Death is Unfortunate But Death by Accident is no Way to go
Babloo was a silent worker. He spent the entire day at work but spoke little. He rarely showed emotion. Crack a joke in his presence and gauge its quality by watching Babloo's expression. If you caught a hint of a smile, your joke passed the test.
Babloo was a video editor. I would interact with him closely every year during the pre and post-production of our biggest awards show - The Indian of the Year. At the award show, I would try something different for the 'walk music' at the grand finale. It had to be a 20 second piece which played when the winner was announced and faded out when she/he began her/his acceptance speech. I would suggest a track and indicate a specific portion which I felt would work best. The rest was for Babloo to do. He would line up all the walk-music a day before the awards for me to preview. I enjoyed these previews. I am not sure if he did.
The bigger challenge was to cull out a promo after the event. The two hour show would have many special moments but the promo could not exceed 45 seconds. It had many sponsors, so the overall length would be close to a minute. Babloo and I went through the motion each year. No one else needed to be there. I'd brief him the specific soundbites I felt should reflect in the promo and Babloo would do the rest.
All 10 awardees had to be showcased, the key bites needed to be there along with the best cutaways. Babloo would assemble it all and once done, call me on my extension to preview it. In the first couple of years, I'd ask for half a dozen changes. Over the years, the number of changes I sought reduced, till there came a time when no change was required. Babloo knew exactly what to do.
We spoke very little but had begun to understand each other better. Sometimes, the least communication is the best communication.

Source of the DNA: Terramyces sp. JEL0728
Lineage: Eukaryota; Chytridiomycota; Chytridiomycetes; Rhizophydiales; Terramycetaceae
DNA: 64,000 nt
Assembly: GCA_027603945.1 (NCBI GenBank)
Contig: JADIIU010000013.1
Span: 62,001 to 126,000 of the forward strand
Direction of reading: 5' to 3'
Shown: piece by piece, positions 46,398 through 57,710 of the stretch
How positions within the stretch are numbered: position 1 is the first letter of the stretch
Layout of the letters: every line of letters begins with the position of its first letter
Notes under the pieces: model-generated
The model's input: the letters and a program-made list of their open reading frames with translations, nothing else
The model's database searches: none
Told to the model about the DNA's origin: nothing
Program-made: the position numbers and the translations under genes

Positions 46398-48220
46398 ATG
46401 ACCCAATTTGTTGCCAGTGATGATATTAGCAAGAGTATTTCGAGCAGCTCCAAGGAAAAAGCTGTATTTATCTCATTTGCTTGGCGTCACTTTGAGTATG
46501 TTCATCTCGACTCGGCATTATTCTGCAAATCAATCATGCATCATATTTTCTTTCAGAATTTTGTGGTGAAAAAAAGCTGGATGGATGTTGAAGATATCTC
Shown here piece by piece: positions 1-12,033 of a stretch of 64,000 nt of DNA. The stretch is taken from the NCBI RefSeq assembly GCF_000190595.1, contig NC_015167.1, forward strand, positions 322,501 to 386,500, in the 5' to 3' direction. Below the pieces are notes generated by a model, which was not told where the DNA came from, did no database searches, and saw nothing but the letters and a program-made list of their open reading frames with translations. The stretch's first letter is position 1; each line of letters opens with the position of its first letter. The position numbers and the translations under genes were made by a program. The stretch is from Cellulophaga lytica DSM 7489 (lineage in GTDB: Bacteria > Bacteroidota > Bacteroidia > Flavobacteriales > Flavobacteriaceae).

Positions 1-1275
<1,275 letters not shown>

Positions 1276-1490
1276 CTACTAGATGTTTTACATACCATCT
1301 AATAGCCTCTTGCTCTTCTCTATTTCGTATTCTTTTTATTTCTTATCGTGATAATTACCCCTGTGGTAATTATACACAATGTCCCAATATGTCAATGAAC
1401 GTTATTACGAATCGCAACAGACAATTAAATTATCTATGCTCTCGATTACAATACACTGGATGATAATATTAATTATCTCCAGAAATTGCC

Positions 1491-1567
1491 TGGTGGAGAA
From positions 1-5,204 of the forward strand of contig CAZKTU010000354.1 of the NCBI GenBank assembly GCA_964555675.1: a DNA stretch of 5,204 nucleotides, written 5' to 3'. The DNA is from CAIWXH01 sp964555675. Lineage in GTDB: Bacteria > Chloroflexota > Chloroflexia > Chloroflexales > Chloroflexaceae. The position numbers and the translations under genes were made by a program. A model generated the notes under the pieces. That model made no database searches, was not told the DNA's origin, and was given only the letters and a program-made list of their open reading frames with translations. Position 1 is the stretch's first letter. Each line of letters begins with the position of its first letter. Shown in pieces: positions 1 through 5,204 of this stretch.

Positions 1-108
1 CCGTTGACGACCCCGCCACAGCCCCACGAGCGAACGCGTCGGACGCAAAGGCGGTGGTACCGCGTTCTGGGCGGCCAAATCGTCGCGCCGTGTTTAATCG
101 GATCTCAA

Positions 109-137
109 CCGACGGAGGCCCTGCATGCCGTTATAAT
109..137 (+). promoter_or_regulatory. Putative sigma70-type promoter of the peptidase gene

On Sunday morning, I woke up to find a text message on my phone. Babloo had met with an accident while returning home from a wedding ceremony. A truck hit him from behind and he came under the wheel. His wife and daughter survived with minor injuries. Babloo passed away on the spot. He was 38 years old. I spent the day thinking of how life can be treacherous. How traumatic it would be for his wife and daughter to see him go right in front of their eyes?
Babloo is not alone. Thousands of people die in road accidents in India, many of them at a very young age. Nothing really happens to the perpetrator of the crime who gets away at the most in a couple of years. The victim's family lose their loved ones forever. When it happens to someone close to us, it affects us badly. We feel we should do something about it. We raise it in different fora. It catches attention for a while. And then nothing happens.
In March 2011, a father turned Citizen Journalist on CNN-IBN to stop running of overloaded trucks on roads. His son died due to one such truck. He had made it his life's mission to ensure what happened to his son does not get repeated with others. Last November, I received an email from Ashutosh Soti who lost his 16 year old son in a road accident. His son Shubham was a school prefect, a sports captain and had a promising future. But his life was cut short. Mr. Soti wanted me to sign an online petition which he had drafted asking Union Minister of Road Transport and Highways Nitin Gadkari to direct all states to create a Road Safety Authority. Laws are in place but what's required is strict enforcement. Link to his petition is here.
Babloo was universally known by his nickname. His name in official records is Parshu Ram. India has a two name culture. A name is given which is used in every official document and a nickname affectionately used by the family and close friends. But in a few exceptions, the nickname is universally used. Babloo was one of them.Those who knew him always had affection in their heart for him. May his soul rest in peace.
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